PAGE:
In 2004, we witnessed an evolutionary jump in the development of the grand experiment that is the Burning Man project. Every year, we experience new challenges. And every year, we rise to those challenges, and we grow from the experience. On all fronts, 2004 was a growing year, and one of new realities in our shared experience creating Burning Man. With 19 events under our collective belt, the Burning Man organizers and participants were able to draw upon their deep well of past experience to meet our challenges; every lesson learned adding surety and grace to the creation of Black Rock City.
The Burning Man staff worked diligently since the end of the 2003 event to prepare for 2004. In our ongoing endeavor to streamline efforts and “organize chaos” more smoothly, we developed some new processes for planning our city. As with most ideas on the playa, some excellent ideas ran into snags in their execution, and along the way we took careful note of how to improve them for next year. For example, the Department of Motor Vehicles responded to participant feedback in 2004 with a new policy for mutant vehicles, requiring all art vehicle users to pre-register in order to obtain approval to drive during the event. Coupled with a plan for improving enforcement for driving violations, pre-registration was designed to cut down on unauthorized driving, and to ease the registration process overall. Unfortunately, some veteran art-car owners — perhaps expecting the process to be the same as in previous years — were uninformed of the pre-registration requirement until the deadline was at hand. Others simply did not receive confirmation about their vehicle in a timely fashion, or were sent a rejection via form letter, without specific information on why their vehicle had not been approved. The Burning Man staff responded by conducting a manual review of the outstanding applications, and a number of vehicles that had originally been rejected were approved or advised of how to become so, and glitches in the process were ironed out for the future. In 2004, there were 420 licensed motor vehicles, down from 560 in 2003.
Our community also spent a lot of time in 2004 discussing the presence of children at Burning Man. While kids have been present since the very first burn on the beach in San Francisco, and children are a vital part of any community, this year there was increased attention to the issue of free expression in the presence of children. Self-expression takes many forms at our event, across a spectrum of experiences, and parents at the event have always dealt readily with the personal challenge of ensuring that their children are not exposed to adult material. In order to pre-empt potentially problematic situations, theme camps were requested to take measures to insure that minors would not be exposed to adult content, but in the end, as in years past, only a handful of camps were affected, and there was very little cause for concern. If nothing else, the dialogue about children as a part of the community proved to be a most spirited and interesting discussion and one that will undoubtedly continue to be held.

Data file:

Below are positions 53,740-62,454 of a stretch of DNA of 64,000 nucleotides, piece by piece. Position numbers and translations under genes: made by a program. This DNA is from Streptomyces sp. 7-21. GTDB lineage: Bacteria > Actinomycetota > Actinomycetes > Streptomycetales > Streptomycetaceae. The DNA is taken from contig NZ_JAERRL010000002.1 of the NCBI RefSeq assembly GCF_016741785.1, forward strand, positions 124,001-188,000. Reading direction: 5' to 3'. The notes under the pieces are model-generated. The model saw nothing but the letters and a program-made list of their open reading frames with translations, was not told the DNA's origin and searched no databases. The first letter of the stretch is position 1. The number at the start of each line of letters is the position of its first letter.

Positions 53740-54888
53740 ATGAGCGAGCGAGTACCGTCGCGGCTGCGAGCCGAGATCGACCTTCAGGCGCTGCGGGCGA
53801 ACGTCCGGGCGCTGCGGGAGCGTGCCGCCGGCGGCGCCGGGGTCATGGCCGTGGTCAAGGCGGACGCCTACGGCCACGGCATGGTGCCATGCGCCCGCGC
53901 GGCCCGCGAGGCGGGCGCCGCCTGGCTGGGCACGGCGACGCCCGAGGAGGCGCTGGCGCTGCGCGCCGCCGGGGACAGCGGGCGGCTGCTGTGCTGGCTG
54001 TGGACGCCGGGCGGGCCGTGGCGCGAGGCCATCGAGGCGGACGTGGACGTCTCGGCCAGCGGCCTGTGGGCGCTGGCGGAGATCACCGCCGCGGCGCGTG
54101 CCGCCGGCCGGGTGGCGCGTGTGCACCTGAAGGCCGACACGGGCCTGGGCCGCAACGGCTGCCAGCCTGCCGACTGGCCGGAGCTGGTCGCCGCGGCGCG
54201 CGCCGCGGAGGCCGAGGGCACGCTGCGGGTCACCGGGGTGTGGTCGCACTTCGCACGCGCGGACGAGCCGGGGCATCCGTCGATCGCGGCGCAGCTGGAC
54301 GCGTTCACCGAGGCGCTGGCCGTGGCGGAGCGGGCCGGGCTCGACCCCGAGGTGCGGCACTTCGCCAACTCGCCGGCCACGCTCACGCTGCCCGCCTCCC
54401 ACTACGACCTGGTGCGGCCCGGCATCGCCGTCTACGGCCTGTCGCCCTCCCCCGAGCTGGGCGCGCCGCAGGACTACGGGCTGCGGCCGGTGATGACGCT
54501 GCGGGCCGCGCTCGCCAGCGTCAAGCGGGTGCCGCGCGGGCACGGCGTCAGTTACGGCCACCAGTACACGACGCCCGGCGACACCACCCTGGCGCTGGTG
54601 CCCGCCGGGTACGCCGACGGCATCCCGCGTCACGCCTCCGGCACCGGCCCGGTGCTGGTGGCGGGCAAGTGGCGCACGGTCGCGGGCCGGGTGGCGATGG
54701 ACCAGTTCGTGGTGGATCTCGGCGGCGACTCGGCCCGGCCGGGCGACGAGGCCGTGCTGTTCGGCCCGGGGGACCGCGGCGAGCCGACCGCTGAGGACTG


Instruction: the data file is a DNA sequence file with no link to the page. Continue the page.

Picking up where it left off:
We continued to develop our Nevada properties, which accommodate the work crews and construction/storage functions of the Project. Since the year 2002, when the property’s permit conflicts in Washoe County erupted, considerable effort has been made to bring the property into compliance with local permit requirements and the needs and desires of our desert neighbors, including debris clean-up, environmental restoration, and bringing buildings up to code. In 2004, the Washoe County Planning Commission issued several Special Use Permits, enabling us to legally use Black Rock Station as a staging and storage area for the event. The Project now boasts a positive working relationship with Washoe County, and a safe, legally compliant work facility where we can store materials and construct our city’s infrastructure.